Statutory Licence a Win-Win for Students and Creators
April 11, 2013 | Author
Authors want to make enough of a living to be able to continue to create original Australian works to be enjoyed by students and the community at large, participants at the recent Copyright Agency Seminar Education:Information, heard.
Author, teacher and parent, Angelo Loukakis, told the seminar the ideal situation was for children to have access to the best of Australian educational resources and, at the same time, for authors like him to be able to make a living.
Loukakis’s response during a panel discussion on Rights and Copyright, is timely given the current debates about the value of digital content for educational outcomes.
“All that authors want out of this scenario, is the chance to keep producing and the statutory licence scheme allows us to do that,” Loukakis said.
Loukakis, who is Executive Director of the Australian Society of Authors, said any assumption that the average author can make a full-time living from royalties or publisher advances was wrong. Apart from a small minority, most Australian authors’ income was modest to poor.
“We are very dependent on supplementary means of income – and very dependent on the key tool which allows us that income, which is copyright.”
The statutory licence, which is paid annually by schools and other educational institutions, allows teachers to provide content to their students in a variety of ways, including by email, learning management systems and photocopies.
“Interestingly, a piece of writing, such as a book, is called a ‘work’ – the reason being it represents effort, labour and time. It sometimes takes a year, two, three, five years to produce a full, long-form work – and during that time the author is backing themselves – unless they have secured an advance – which is fairly rare,” Loukakis said. “We are very dependent on things like the public lending right and educational lending right, as well as the statutory licence, to allow us to continue to produce work for the social and cultural good of Australians.”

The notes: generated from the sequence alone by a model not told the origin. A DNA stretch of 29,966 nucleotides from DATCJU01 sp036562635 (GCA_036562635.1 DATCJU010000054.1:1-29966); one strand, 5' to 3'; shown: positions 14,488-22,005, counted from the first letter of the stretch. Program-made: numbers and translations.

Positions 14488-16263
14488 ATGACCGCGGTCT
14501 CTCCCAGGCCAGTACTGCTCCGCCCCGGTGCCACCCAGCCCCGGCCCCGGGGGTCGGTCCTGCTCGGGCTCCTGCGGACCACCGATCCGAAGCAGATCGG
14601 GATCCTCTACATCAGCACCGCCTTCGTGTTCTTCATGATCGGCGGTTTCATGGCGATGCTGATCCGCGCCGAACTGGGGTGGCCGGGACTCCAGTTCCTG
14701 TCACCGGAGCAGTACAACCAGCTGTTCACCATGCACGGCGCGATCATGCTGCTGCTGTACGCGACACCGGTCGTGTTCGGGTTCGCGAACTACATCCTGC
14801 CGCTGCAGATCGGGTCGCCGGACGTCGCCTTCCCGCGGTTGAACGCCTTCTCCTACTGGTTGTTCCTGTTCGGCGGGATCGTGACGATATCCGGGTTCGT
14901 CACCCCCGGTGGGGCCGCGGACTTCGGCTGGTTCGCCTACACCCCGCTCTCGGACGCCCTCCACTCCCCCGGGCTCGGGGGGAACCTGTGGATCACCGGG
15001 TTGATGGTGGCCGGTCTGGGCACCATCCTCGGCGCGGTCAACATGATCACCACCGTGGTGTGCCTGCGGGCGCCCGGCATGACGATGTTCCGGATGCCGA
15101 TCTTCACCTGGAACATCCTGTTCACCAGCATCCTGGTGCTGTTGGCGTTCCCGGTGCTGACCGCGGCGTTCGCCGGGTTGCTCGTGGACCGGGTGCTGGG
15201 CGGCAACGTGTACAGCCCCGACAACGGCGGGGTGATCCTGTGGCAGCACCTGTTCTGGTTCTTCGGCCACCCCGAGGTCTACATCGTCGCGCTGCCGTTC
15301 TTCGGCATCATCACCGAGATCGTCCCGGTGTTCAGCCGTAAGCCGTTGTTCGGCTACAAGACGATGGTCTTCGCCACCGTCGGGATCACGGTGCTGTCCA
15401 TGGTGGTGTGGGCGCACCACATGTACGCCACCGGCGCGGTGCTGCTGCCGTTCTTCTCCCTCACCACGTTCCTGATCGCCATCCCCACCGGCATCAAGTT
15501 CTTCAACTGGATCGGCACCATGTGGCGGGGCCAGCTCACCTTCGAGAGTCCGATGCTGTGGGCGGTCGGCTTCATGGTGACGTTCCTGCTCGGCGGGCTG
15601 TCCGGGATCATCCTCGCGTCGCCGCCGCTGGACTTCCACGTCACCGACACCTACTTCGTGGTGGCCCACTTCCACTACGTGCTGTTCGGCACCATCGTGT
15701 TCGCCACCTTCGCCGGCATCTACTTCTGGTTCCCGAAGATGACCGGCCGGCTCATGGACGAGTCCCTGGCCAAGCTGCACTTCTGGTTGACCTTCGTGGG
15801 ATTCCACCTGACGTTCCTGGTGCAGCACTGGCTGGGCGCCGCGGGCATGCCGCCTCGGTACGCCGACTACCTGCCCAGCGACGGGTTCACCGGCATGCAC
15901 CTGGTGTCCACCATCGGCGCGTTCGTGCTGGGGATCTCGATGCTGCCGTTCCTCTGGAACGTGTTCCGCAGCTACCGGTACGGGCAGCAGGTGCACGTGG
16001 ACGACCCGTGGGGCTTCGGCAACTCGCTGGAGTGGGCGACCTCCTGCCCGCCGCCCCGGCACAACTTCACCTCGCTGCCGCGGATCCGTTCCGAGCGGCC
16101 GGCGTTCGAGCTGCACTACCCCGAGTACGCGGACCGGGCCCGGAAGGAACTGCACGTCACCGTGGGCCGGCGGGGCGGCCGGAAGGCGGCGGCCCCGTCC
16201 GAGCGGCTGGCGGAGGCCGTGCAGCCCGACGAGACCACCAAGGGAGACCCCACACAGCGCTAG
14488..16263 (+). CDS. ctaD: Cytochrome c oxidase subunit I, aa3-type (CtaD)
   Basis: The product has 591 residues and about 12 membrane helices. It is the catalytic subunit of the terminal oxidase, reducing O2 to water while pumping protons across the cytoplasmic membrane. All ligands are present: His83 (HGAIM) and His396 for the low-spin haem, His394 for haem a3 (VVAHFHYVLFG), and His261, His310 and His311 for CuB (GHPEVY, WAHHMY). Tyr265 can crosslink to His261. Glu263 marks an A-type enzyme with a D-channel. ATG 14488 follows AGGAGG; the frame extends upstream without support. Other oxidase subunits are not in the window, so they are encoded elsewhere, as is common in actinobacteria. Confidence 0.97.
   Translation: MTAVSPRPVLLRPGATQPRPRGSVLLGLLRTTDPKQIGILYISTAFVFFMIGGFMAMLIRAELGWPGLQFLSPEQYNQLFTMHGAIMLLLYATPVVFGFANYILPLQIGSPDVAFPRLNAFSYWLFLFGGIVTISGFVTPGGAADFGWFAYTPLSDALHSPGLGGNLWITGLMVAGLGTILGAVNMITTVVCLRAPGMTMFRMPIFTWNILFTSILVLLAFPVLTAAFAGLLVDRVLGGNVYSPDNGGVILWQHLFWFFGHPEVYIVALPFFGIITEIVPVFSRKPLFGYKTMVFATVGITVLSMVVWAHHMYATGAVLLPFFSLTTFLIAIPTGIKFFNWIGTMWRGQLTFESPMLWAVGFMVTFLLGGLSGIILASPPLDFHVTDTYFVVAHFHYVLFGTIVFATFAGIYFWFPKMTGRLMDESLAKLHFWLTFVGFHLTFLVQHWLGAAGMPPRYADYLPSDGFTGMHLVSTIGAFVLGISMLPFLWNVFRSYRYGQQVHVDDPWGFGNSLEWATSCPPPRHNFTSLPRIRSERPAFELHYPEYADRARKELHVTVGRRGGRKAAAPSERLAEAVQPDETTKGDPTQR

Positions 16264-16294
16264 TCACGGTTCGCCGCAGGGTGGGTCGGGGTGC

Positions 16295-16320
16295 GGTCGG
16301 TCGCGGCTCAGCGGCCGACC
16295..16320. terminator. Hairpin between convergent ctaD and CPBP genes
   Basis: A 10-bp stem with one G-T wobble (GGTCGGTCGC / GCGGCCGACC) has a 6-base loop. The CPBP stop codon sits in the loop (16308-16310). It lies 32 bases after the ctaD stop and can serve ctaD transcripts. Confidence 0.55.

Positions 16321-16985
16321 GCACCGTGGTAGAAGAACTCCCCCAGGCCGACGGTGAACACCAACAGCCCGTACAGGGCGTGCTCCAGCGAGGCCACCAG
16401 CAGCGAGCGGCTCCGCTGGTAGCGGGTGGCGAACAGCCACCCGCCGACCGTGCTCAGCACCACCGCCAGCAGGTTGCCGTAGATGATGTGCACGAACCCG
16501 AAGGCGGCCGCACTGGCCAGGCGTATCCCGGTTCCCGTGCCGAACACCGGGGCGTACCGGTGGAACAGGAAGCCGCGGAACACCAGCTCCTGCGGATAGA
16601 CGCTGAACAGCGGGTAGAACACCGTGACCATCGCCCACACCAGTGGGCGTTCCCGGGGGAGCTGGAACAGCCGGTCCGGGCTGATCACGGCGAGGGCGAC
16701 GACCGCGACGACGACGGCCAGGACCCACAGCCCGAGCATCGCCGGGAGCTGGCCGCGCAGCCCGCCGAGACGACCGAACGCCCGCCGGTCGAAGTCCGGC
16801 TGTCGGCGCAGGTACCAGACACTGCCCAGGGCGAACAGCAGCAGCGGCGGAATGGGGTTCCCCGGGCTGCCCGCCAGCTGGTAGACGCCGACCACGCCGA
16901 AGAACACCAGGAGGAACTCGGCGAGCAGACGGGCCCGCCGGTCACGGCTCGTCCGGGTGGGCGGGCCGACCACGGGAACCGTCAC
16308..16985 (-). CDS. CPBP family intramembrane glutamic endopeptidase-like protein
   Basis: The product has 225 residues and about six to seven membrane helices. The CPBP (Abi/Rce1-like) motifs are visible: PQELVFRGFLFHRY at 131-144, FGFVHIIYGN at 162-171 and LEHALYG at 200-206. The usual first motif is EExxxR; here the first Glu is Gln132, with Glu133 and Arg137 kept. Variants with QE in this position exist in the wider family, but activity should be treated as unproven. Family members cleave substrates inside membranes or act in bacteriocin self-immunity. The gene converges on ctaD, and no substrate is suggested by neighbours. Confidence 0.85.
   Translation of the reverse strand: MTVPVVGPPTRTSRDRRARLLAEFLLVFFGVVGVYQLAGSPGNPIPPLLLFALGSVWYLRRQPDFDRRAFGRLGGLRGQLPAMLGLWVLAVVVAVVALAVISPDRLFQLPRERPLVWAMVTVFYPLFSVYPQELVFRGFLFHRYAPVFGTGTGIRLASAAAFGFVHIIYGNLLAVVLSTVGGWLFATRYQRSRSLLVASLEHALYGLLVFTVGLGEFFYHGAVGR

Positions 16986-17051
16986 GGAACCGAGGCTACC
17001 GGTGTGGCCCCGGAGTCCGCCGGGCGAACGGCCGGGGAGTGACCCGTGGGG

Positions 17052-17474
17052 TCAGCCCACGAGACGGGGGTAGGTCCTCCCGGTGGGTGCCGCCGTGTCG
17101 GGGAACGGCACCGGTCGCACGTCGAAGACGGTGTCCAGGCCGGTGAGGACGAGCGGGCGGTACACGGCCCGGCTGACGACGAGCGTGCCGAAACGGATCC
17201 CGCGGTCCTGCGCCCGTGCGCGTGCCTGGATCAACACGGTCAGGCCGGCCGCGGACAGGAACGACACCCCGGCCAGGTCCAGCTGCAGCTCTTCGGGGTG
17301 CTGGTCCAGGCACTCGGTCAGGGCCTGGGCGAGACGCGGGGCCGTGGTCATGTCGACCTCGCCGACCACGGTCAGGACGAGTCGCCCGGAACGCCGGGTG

Another guest on the panel was Group General Manager of Pascal Press, Jose Palmero. Pascal is Australia’s largest independent education publisher and has grown from a book publisher to having the most successful educational websites in Australia, including Mathletics, Reading Eggs and the new Into Science.
Mr Palmero said the company relied heavily on the revenue generated by the statutory licence to enable it to develop its digital offerings.
“Pascal is a big recipient of Copyright Agency payments because teachers copy a lot of what we do. Sure, we would like to sell more books, but the reality is teachers need to have ready access to our material. Most of the money that comes in from Copyright Agency from photocopying is invested in developing digital products.
“As an independent publisher, without that money it would have been impossible to develop Mathletics, or Reading Eggs, which both employ a large number of authors, developers and designers.
“None of those websites took less than three years to develop and they are multi-million dollar sites. It’s a lot of money to invest in a world-class leading product – and the reality is that, yes, there is a lot of free stuff out there – we are competing against it all the time. But to do something that people are willing to pay for – which I guess we were one of the first ones in the market to do – you have to do it at a much higher level of quality and continue investing in it.”
Mr Palmero said despite the world moving to the online space, the feedback from teachers was that they still wanted ‘photocopiable’ materials to hand out in the classroom.
“When we developed Mathletics, we just wanted it to be ‘online’ only and make it completely paperless. But after a few years, we started to get requests from teachers for downloadable PDFs, worksheets and NAPLAN practice tests. We don’t charge more for the subscription (to Mathletics) for these additional features, but we receive supplementary income from Copyright Agency for photocopying of the ‘downloadables’.
“It’s very important, because as a publisher, you want to give the teachers and kids the best possible product. That takes money and effort but, if you know you are getting the supplementary income, it’s worthwhile,” Mr Palmero said.
Copyright Agency’s 2013 seminar Education: Information, part of a two-day program with the Australian Society of Authors and Australian Publishers Association, featured inspiring teachers, educational publishers and authors – as well as our own experts.